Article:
The other day I was at…wait for the surprise….the grocery store. And I needed s’mores materials for a camping trip we were about to go on. In classic me-fashion, I of course didn’t realize that I needed these until the very end of my grocery trip, and let out a big sigh because I thought, “great, now I’m going to have to go down at least two, if not three different aisles to get each of the components for s’mores.” Until right in front of me, as if it had been plopped there from above–there was an end cap (a.k.a. a display on the end of the aisle) full of nothing but s’mores materials!
It was as if the people running that grocery store had read my mind. Then I realized the thought that had gone into their decision to set up that end cap. They were probably sitting together at a big table, talking about seasonal changes that needed to be made to the grocery store layout (or maybe one of them was on a pre-camping grocery trip one day!). And they probably thought, “you know what, we’re moving into summer. People are making s’mores. Let’s put all of the s’mores stuff in one easy-to-find place in the store, and that will make people’s shopping experience more pleasant.” They anticipated the needs of their customers, and adapted to meet them.
Like a lot of business strategies, one would think that this is a no-brainer. And yet it is apparent that a lot of businesses do not take the time to do this. It requires objectivity, the ability to step outside of oneself and imagine being in the customer’s shoes. One needs to walk through the experience of one’s business from the customer’s point of view, and then try to anticipate what the customer might think, feel, or want at every stage of their time working with the business (or walking through the store in the case of retail).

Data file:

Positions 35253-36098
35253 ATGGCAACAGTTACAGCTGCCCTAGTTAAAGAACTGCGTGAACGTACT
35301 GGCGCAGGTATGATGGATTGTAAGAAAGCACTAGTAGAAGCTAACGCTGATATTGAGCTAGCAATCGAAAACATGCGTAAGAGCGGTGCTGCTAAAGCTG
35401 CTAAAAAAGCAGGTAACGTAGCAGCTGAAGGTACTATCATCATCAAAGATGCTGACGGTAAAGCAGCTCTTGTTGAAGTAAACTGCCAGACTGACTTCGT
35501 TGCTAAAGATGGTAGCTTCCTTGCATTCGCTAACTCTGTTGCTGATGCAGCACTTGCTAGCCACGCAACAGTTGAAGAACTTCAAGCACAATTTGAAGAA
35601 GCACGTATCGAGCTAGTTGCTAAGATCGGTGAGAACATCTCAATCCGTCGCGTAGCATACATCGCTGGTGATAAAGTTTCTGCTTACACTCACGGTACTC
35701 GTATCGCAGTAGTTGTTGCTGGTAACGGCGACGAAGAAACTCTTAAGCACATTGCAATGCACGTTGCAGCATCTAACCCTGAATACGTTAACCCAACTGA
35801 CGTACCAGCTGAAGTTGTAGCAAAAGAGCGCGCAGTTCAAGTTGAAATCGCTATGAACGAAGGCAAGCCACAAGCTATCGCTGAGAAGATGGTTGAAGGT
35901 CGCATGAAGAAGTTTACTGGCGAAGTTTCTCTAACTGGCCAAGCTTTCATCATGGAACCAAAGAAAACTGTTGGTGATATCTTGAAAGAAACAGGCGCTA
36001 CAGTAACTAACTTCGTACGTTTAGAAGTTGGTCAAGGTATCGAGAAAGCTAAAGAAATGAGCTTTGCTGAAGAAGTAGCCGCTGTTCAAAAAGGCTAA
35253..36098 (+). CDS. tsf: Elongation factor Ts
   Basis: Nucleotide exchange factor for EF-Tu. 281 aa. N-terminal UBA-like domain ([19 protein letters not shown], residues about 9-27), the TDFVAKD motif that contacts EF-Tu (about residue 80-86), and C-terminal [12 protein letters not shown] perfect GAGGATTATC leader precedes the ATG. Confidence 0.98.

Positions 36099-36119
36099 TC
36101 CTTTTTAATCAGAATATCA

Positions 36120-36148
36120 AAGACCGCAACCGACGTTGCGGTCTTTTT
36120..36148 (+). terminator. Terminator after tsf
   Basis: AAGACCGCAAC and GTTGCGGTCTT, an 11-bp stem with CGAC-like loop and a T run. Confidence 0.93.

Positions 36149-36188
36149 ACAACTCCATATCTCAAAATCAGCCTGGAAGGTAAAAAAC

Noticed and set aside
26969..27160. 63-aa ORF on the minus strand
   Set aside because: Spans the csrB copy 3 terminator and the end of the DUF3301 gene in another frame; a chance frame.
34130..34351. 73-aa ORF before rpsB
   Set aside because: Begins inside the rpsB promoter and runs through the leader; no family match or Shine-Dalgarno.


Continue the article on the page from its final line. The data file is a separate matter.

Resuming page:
At times, it may be too difficult to anticipate these things, or to think as objectively as is necessary. Maybe you’re dealing with a particular limitation, whether it be budgetary, personnel-related, or whatever it may be, which is going to prevent you from seeing things clearly. In this case, you might benefit from having an objective outsider give their feedback.
If you’re in a position to be making decisions for a business, try to ask yourself what the experience would be like from the customer’s perspective. Anticipate what their thoughts and needs might be, and act accordingly. The result will be a company that makes customers feel valued and cared for–which of course, keeps them coming back and telling their friends to do the same.